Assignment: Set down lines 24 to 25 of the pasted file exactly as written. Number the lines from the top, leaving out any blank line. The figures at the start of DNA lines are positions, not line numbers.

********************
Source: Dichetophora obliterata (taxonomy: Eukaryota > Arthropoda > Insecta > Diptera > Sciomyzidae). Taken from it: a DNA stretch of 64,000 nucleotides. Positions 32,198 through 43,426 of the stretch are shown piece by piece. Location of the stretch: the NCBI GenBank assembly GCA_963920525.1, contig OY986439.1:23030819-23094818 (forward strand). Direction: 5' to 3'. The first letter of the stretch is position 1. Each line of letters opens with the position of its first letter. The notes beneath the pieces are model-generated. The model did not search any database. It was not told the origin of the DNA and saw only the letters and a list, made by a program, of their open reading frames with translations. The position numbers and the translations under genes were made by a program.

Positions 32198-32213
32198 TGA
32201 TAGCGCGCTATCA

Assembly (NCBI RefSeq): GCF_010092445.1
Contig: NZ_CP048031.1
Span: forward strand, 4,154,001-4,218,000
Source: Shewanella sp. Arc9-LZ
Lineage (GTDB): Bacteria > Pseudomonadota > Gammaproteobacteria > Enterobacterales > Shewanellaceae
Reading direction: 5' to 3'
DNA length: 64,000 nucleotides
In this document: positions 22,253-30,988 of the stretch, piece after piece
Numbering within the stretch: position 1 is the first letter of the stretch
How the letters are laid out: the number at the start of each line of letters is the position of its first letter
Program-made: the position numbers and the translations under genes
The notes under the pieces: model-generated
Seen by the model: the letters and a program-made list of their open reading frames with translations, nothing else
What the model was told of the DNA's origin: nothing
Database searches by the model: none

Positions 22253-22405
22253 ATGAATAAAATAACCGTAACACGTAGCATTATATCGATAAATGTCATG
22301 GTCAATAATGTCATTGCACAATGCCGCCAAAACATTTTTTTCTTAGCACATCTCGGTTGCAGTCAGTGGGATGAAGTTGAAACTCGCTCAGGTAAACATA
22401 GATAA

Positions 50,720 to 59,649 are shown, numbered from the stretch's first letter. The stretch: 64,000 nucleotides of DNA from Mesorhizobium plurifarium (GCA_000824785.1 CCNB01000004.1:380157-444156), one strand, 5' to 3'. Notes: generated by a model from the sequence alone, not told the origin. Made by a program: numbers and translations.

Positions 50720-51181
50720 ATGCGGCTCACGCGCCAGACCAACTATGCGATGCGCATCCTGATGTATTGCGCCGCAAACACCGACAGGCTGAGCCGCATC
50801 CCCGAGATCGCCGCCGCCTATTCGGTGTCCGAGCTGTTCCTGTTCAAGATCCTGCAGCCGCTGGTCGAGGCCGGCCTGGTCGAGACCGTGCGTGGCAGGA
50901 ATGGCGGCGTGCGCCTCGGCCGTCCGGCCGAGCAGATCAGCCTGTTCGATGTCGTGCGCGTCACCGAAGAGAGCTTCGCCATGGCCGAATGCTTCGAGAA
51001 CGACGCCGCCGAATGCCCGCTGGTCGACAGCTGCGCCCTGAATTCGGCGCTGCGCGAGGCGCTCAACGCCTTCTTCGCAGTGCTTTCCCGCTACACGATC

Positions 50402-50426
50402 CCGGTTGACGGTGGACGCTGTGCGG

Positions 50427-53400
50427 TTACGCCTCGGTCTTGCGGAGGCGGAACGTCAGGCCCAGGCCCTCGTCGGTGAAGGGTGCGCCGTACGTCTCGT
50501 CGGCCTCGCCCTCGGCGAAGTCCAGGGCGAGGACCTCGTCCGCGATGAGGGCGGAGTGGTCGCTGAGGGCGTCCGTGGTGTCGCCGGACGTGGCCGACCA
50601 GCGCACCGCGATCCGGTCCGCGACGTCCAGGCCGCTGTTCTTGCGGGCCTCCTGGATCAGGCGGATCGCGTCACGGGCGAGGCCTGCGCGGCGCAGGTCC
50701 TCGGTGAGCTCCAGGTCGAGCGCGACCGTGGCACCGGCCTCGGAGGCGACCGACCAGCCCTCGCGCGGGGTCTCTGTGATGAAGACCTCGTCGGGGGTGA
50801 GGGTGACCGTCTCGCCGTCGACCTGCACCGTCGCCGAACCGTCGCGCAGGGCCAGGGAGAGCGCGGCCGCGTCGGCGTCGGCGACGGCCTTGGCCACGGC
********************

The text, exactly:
Positions 50,720 to 59,649 are shown, numbered from the stretch's first letter. The stretch: 64,000 nucleotides of DNA from Mesorhizobium plurifarium (GCA_000824785.1 CCNB01000004.1:380157-444156), one strand, 5' to 3'. Notes: generated by a model from the sequence alone, not told the origin. Made by a program: numbers and translations.

Positions 50720-51181